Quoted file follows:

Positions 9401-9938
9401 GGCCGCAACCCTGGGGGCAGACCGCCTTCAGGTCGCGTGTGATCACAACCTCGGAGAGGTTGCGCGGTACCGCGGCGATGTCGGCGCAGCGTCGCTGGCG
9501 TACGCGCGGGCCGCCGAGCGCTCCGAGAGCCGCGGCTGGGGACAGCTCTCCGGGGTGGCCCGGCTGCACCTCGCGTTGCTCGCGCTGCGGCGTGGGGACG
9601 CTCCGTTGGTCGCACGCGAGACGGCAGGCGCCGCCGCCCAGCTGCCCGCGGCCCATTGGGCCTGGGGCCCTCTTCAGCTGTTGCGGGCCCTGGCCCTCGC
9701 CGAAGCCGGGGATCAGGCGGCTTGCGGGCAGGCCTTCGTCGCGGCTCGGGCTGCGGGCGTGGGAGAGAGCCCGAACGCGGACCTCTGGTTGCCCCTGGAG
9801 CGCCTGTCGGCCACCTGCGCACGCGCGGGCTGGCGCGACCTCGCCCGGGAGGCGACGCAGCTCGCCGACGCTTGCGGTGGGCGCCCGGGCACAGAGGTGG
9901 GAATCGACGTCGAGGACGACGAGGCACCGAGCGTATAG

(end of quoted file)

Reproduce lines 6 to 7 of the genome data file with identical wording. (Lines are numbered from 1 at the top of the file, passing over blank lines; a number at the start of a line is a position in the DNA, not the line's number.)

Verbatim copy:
9801 CGCCTGTCGGCCACCTGCGCACGCGCGGGCTGGCGCGACCTCGCCCGGGAGGCGACGCAGCTCGCCGACGCTTGCGGTGGGCGCCCGGGCACAGAGGTGG
9901 GAATCGACGTCGAGGACGACGAGGCACCGAGCGTATAG